Does riding a 36er make you soft?

I’ve been through several phases of riding my 36er more vs. riding my 29er more, and it always seems that I struggle more when I switch to the 29er than the 36er. Has anyone else experienced this?

I think the difference is that I can muscle up more with my 29er than with my 36er, so I tend to ride more challenging terrain and steeper climbs with my 29er. I still climb with my 36er. I just never go up anything that requires a slower “funky chicken” climbing mode.

Does anyone ride their 36er almost exclusively and maintain a high level of fitness? I wish I could figure out how to really train on the 36er, but it seems to lend itself to spinning fast a lot more than grinding up big climbs. Spinning fast seems to be good for developing technique, but my fitness seems to suffer without the slower paced 29er climbs.

I ride my 36er primarily for fun, but also to augment my daily, much more strenuous MUni rides. Most of my 36er riding is done on the beach bike path, and rides vary between 10-20 miles, with longer rides now & then.

I do like to use 114mm cranks and maintain a consitent 12-14 mph average, so I know after a solid hour or two of non-stop spinning, I’ve had a decent workout. I also modify my 36er to “MUni mode” for occasional trail and trIal riding. There’s nothing quite like bombing down the singletrack on a bigwheel!

I only ride my 36er now and find it to be a decent workout for the amount of effort i put into it (which is little to none…it just gets boring riding by myself). I go about 24 miles once a week, but I mostly ride because of school (senior projects should be banned) and I really do not find time or patience to practice on anything else. I am considering getting a muni, though. Maybe that will regain my interest.

Just go climb hill after hill after hill …

It takes discipline to push your self to regularly ride up long steep grades. Then when you get in good shape you have to stick with it. Stop for more than 7 or 8 days and you will start to loose what you have gained.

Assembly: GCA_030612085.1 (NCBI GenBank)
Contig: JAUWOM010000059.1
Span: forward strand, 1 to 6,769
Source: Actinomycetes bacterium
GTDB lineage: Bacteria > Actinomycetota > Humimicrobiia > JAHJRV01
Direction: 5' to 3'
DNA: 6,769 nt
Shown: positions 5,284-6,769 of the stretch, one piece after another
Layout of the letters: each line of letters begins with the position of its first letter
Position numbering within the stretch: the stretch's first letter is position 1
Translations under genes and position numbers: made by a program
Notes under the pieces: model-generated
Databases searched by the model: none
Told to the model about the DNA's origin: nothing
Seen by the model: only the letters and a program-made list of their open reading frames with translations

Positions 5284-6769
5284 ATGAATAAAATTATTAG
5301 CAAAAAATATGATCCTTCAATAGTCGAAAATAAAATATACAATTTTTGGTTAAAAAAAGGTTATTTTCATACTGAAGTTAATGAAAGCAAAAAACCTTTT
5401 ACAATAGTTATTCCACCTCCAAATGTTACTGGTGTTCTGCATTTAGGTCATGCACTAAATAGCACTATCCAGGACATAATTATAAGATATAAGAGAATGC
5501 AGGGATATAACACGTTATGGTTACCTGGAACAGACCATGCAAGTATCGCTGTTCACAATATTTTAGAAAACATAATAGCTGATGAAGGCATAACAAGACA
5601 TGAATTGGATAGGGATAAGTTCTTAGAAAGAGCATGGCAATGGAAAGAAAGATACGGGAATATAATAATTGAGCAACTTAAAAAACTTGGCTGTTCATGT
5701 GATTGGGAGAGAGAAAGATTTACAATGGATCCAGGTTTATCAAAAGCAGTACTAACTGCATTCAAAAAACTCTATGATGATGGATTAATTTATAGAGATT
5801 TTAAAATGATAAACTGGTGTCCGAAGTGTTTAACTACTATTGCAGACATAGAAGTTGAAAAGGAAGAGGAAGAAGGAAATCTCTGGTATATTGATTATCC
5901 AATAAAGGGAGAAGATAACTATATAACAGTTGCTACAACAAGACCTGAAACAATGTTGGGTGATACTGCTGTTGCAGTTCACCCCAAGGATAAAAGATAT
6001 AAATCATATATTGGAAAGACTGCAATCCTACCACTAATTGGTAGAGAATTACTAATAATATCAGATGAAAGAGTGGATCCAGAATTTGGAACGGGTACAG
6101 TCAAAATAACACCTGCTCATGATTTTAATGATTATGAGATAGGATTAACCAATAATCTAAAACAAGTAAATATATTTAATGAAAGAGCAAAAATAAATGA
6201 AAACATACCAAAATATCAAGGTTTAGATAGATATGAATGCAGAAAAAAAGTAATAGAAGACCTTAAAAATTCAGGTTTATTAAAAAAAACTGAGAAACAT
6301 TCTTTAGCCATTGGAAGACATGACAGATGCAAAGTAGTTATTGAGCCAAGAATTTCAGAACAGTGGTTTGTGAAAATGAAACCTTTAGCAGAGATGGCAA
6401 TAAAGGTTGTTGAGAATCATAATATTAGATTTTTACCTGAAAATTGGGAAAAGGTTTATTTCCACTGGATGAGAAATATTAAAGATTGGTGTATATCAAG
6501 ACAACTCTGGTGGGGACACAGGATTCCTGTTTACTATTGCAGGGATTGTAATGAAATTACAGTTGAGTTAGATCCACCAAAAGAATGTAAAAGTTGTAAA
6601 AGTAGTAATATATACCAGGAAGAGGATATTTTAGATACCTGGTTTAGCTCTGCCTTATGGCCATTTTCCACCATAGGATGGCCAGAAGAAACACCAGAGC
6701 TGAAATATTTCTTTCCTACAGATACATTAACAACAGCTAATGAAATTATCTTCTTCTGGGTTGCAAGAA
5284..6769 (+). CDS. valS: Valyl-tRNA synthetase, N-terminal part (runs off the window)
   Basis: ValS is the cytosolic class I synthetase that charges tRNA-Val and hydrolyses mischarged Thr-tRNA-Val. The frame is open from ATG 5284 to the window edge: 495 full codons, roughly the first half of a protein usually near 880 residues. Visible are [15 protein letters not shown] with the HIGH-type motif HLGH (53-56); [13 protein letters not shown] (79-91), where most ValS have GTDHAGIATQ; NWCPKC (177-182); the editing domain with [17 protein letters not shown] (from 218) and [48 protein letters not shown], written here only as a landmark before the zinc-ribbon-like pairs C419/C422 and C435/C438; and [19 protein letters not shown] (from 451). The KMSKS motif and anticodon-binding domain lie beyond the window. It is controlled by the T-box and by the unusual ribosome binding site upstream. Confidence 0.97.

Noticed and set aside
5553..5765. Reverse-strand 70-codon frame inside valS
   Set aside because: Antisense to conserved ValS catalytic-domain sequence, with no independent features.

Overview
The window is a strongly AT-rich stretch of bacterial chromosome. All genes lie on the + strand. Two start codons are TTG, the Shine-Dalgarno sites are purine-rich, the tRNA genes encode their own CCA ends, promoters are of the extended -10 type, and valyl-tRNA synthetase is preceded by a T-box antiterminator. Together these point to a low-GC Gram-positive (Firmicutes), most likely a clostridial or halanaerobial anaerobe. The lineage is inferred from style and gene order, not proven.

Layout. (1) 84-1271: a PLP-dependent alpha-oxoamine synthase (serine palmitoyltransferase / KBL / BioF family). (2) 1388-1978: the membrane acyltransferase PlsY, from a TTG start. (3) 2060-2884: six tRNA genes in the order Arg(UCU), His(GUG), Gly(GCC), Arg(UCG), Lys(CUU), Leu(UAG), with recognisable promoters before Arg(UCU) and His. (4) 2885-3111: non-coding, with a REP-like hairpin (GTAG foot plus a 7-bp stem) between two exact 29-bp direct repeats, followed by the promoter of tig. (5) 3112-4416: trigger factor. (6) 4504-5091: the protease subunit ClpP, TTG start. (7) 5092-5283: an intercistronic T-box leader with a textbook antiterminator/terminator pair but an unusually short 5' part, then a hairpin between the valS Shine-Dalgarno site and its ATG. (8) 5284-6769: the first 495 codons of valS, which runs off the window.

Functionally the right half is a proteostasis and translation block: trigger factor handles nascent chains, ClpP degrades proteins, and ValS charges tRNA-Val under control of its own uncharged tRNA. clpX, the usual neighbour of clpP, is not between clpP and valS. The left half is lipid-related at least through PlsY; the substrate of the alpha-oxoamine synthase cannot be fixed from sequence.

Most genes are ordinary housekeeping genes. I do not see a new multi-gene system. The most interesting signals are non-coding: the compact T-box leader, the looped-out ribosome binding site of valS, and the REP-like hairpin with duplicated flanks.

I have two or three sets of long steep hills that I regularly ride. Try making one or two days a week “double up day”, doing every hill twice every where you go. Some recommend waiting 48 hours between doing climbing repeat days. The weeks following completing the STP when I trained for the Ride 542 - Mt. Baker Hill climb. I would ride the climb once a week and had two other climbing repeat days. I cut over 45 minutes off my time.

If you want to get good at spinning fast and true, get a set of rollers and practice on them. Find a place to put them where you can hang onto something for forward/backward balance. The rollers will really teach you to be smooth. Try riding one footed on a 36 on rollers. Makes a good work out during winter months.


I typically do climb a lot on my rides and fairly regularly. I guess the problem is that, for example, the workout I get from an hour of 29er climbing feels much more well rounded than an hour of 36er climbing. It seems that, aside from high rpm short crank spinning technique, the skill set required to ride my 36er is a smaller subset of the skill set of my 29er rides. Maybe the problem is that there aren’t enough long mid-grade roads right around my house suited for 36er rides.

Does riding a 36er make you soft?

Hell no, if anything it gives a sudden rush of adrenaline which is how i got my 44.8km/h speed on my 40" coker.

Now people like Madison (Ducttape) and my little cousin want to top that speed and i can’t wait till that day. :smiley:

Mixing it up is the way to go for training. Cyclists do intervals mixing sprints and recovery. They’ll have some training days where they focus on pushing a big gear while on other days they’ll work on spinning.

Mixing in 29er or muni along with Coker riding is a good way to get the variety and different training objectives. Mixing up the Coker riding as much as the local terrain and trails allow is also good. Do hills if you have them, do some XC Coker muni, ride dirt roads and dirt road climbs. Mix it up.

I find the opposite.

I love to climb steeps on my 36er. I have also developed a lot of transfer skills in muni riding from Cokering. I can climb off road so much better from practicing riding steep on short cranks after dark of when trails are snowy. I also find that longer cranks help me to cruise steeps as fast as many bikes.(up only :angry: ) I like ride Lookout Mountain to Buffalo Bills Grave (2800 ft) near my house in Golden when its crowded with bikes. I find my urge to pass as many bikes as possible on the way up ensures that I get an awesome workout. When i ride alone I don’t push myself as much but it is still a beautiful ride and a great workout. Without significant hills to climb I wouldn’t be as psyched about Cokering for fitness.

I’m still waiting on pictures of that.

BungeeJoe - you mention rollers as a training tool. Do you have a preference on type or brand of rollers?

I agree, but what I’m finding is that my ideal 29er/36er mix of training seems to be around 95%/5%. That’s not much of a mix. It’s more like an occasional ride on the 36er to work on spinning.

I don’t like riding my 36er on roads so steep that they require long cranks. It just doesn’t make sense to me. I’d much rather reduce the wheel size than increase the crank size.